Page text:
The status of All-Star guard Skylar Diggins-Smith remains uncertain as the Phoenix Mercury continue to battle for one of the last two WNBA playoff spots with two games remaining in the regular season.
Diggins-Smith, the team's leader in scoring and assists this season, did not play in Saturday's victory over New York or Wednesday's loss to Minnesota. She was listed as out with a non-COVID illness for the first game and out for personal reasons for the second.
The Mercury (14-20) are tied with Atlanta, Minnesota and New York, while Los Angeles (13-21) is also in the playoff race heading into Thursday's games. The only team that already has been eliminated from the postseason is Indiana.
Phoenix's remaining games are both at home, against Dallas (Friday) and Chicago (Sunday), which beat the Mercury in the WNBA Finals last year.
The Mercury announced Monday that veteran guard Diana Taurasi would miss the rest of the regular season with a quad strain. The team said her status for the playoffs would be updated if the Mercury make the postseason.
Phoenix coach Vanessa Nygaard didn't indicate whether she expected Diggins-Smith to play again for the Mercury. According to salary-cap information provided by Her Hoops Stats, Diggins-Smith is signed with Phoenix through next season and will be an unrestricted free agent in 2024.
"We found out before the game," Nygaard said of Diggins-Smith missing the latest game. "We have gone through this earlier on Saturday. We're just one day at a time moving forward. We've seen everything this year, so whatever gets thrown at us, we're ready to just lace them up and go.
"It's such an honor and a privilege to play this game and we're so blessed every day that we get to go out and play in front of our great fans. So whoever we have available is going to come out and battle for our team. We still have fight, and we're going to be ready to go. That's what our fans deserve."
It's been a very challenging season for the Mercury and the first-year WNBA head coach. Nygaard replaced current New York Liberty coach Sandy Brondello, who was let go by Phoenix after eight seasons while leading the Mercury to the 2014 WNBA title and the WNBA Finals last season.
Star center Brittney Griner was detained in Russia in February on drug charges when she returned to that country to finish her overseas season. Last week, Griner was sentenced to nine years in prison in Russia, while the U.S. is still working to get her home in a prisoner exchange.
Diggins-Smith last played in a loss at Connecticut on Aug. 4, after Griner had been sentenced earlier that day.
"This is a human being and our real-life friend and real-life sister," a distraught Diggins-Smith, who watched the sentencing along with her teammates, said after that game. "I don't expect everybody to give a damn. But we really do.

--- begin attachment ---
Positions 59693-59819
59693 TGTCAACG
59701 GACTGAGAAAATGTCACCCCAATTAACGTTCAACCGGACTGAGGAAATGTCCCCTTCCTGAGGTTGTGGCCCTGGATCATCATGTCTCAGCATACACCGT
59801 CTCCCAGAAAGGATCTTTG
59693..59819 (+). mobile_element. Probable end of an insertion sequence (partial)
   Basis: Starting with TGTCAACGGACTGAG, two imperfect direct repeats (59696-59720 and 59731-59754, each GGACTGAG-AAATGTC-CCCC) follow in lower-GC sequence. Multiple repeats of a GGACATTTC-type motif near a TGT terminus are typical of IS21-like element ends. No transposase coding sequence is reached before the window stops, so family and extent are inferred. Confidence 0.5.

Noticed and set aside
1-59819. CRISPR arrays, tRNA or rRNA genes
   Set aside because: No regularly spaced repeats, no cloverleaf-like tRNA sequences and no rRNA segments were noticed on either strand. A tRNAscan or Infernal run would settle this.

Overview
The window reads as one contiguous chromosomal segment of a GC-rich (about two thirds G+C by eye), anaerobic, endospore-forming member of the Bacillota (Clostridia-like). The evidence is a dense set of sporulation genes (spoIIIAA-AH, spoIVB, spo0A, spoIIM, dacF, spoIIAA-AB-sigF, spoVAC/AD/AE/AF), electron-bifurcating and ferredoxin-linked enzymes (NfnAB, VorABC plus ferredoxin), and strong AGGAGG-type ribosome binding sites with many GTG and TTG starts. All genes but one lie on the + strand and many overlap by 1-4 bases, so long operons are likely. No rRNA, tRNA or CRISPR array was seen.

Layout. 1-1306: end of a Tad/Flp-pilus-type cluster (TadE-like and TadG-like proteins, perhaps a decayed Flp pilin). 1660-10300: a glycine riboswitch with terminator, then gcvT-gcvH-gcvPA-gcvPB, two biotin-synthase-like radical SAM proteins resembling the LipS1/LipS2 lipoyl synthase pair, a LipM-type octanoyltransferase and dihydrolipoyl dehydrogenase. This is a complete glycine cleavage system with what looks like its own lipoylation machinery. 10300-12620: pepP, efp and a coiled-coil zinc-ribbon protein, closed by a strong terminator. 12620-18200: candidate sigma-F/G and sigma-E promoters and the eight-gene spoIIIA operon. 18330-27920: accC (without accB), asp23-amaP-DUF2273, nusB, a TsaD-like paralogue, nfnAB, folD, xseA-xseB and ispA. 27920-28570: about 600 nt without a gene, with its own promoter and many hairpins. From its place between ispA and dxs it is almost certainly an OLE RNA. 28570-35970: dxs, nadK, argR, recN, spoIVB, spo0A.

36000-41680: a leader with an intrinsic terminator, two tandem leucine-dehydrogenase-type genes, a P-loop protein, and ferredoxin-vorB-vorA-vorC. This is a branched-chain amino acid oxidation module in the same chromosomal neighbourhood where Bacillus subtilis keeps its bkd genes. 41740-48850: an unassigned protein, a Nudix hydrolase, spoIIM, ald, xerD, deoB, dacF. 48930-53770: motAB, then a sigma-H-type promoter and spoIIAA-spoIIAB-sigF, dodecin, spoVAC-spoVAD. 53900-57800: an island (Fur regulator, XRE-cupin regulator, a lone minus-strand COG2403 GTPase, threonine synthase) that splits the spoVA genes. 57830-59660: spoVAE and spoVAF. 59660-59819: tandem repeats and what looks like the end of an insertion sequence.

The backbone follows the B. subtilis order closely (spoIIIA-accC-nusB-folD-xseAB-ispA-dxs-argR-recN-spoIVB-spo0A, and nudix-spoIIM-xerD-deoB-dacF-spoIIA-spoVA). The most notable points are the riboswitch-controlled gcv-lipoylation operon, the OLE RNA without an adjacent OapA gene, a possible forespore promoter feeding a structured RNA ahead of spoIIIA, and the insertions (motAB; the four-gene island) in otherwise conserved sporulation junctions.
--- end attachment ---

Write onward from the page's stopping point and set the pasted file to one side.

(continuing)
"And we come out here and we're still supposed to play this [expletive] game. Nobody wanted to even play today. How are you supposed to approach the game with a clear mind, and the whole group is crying before the game? Because you try to honor her and you try to come out and still play hard for her."
In Phoenix's fourth game of this season, May 17 at Las Vegas, Diggins-Smith and Taurasi got into an altercation on the bench and had to be separated by teammates.
Then Taurasi didn't make July's All-Star Game, while Diggins-Smith did. In remarks to the media, Nygaard praised Diggins-Smith's selection, but also said it couldn't really be an All-Star Game without Taurasi.
On July 1, Diggins-Smith sent out a tweet with the clip of Nygaard saying that, and included a clown emoji that appeared to be directed at the coach.
The Mercury also had a contract divorce in late June from center Tina Charles, a former MVP who came to the team this year as free agent. Charles then signed with rival Seattle.
In the loss Wednesday, the Mercury were led by Sophie Cunningham (24 points), Shey Peddy (21) and Megan Gustafson (15). Those were career highs for both Peddy and Gustafson. With so many of the Mercury's expected starters for this season not playing at all, gone from the team or currently sidelined, Phoenix has had to depend on other players to fill bigger roles.
"I'm a strong believer that whatever adversity is thrown at me as a person, as a coach in my development, it's all for me," Nygaard said. "This is something that's going to help me and make me personally better. I believe that for our team, too. Challenges and things that come to us forces us to try new things.
"I'm extremely proud to have coached this group tonight. That group that's in the locker room, they are a tough group and they are so resilient. I don't think anyone can imagine some of the challenges they've faced, but they've never quit. They've never given up."